Yesterday, WoTC announced the Eternal Masters set. (Full announcement found here.) I was unable to join Monday Night Magic this week due to a work commitment, so I have have written the following post with my initial reactions to the news. I had not seen any spoilers or read any articles about this announcement as of the writing of this post, so these are simply my own knee-jerk reactions.
Eternal Masters was announced today via the WotC website, and we are still in “early times” with respect to what its eventual impact will be. At this point we know the following:
- WotC has had mixed success with the two “Modern Masters” sets in the past few years. The first was a great success, creating a great deal of buzz, anticipation, and player excitement. It lead to the (at the time) largest Magic GP ever, and contained at least a few sought after reprints. The second was somewhat successful, and although it did not quite live up to the levels of excitement seen with the first Modern Masters, it still lead to the now largest (as of this writing) Magic GP. This reduced enthusiasm may have been due to the low perceived EV on boosters that cost $10 MSRP.
- Eternal Masters will contain 249 cards, all reprints.
- Two of the cards reprinted will be Force of Will and Wasteland.
- None of the cards reprinted will be from the reserved list.
- Pack MSRP will be ~$10.
The “Masters” series is an odd duck in that it seems to have multiple, possibly mutually incompatible, purposes. First and foremost, these sets are designed to create a good limited environment. In order to do that, it is claimed that you cannot simply pack them full of powerful sought after cards. While players who design cubes would tend to disagree, this is the party line from WotC. A limited environment must have a conservative base power level with at least several different archetypes present. These archetypes can be simple “connect the same creature type dots” or more broad and difficult to recognize synergies, but WotC feels a need to ensure that even inexperienced players are able to see some target to aim for.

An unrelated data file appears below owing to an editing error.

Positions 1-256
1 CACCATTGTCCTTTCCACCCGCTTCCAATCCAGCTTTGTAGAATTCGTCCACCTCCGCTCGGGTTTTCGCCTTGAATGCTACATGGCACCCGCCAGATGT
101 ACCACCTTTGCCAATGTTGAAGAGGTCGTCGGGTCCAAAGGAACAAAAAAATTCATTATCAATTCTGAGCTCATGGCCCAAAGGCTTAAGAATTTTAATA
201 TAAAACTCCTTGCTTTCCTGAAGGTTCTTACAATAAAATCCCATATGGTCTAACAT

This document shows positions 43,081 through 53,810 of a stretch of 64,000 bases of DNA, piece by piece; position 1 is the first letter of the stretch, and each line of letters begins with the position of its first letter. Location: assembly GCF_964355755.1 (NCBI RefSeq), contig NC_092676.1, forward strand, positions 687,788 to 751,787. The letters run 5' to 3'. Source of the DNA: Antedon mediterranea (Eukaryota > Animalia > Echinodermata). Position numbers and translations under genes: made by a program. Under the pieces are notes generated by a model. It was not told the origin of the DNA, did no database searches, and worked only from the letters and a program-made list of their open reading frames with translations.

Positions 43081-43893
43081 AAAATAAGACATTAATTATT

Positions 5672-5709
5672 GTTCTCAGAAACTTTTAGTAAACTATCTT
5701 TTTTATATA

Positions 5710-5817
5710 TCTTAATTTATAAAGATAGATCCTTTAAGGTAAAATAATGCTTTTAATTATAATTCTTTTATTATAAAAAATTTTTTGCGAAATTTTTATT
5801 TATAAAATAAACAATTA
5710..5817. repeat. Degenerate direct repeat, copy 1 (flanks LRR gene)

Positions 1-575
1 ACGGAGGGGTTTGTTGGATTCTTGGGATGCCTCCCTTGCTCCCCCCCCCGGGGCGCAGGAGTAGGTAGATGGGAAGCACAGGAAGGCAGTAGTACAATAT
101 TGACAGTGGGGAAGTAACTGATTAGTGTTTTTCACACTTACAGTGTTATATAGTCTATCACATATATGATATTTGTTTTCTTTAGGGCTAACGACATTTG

As a whole, the previous Masters series has done a reasonable job with this. What limited (pun intended) experience I have with these sets showed them to be enjoyable for limited play. The question of, “Was it worth the price tag?” can be debated, and in the end I suspect that the answer to this will vary greatly from person to person.
The second purpose is to put more copies of some important “format staples” into circulation. It is unclear if WotC’s intent is to help hold the upward price spiral in check, but giving players more opportunities to get their hands on the cards that they need for decks outside of Limited play is a function of these sets. While it is undeniably true that the Modern Masters sets put more copies of some cards into circulation, their ultimate effect on the secondary market prices may not be so simple.